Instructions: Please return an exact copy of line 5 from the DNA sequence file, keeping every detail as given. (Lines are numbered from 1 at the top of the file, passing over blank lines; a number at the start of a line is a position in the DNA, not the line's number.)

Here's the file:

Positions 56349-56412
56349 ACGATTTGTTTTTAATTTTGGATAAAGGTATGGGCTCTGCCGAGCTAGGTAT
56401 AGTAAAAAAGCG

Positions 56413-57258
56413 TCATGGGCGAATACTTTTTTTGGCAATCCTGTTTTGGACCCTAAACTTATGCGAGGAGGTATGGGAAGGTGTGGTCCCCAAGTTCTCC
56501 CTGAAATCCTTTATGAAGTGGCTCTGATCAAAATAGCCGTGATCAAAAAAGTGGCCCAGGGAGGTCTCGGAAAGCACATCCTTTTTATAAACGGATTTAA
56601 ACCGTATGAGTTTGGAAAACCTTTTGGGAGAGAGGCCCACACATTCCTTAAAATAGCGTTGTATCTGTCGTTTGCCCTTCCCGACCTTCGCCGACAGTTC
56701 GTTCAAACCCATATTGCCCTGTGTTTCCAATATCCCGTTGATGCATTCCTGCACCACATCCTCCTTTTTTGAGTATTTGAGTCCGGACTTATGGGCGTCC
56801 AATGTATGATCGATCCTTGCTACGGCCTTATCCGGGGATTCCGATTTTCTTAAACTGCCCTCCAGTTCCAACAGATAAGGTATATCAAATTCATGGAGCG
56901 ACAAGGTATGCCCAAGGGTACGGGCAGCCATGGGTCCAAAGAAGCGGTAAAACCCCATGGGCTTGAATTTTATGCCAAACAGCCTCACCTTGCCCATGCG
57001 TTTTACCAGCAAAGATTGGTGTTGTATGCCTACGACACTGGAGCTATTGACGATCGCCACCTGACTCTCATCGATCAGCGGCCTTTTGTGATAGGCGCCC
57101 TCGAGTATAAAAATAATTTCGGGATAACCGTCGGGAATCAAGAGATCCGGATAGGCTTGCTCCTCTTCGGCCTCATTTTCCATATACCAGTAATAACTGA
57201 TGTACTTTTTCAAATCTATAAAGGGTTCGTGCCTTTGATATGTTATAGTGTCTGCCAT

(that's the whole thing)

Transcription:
56413 TCATGGGCGAATACTTTTTTTGGCAATCCTGTTTTGGACCCTAAACTTATGCGAGGAGGTATGGGAAGGTGTGGTCCCCAAGTTCTCC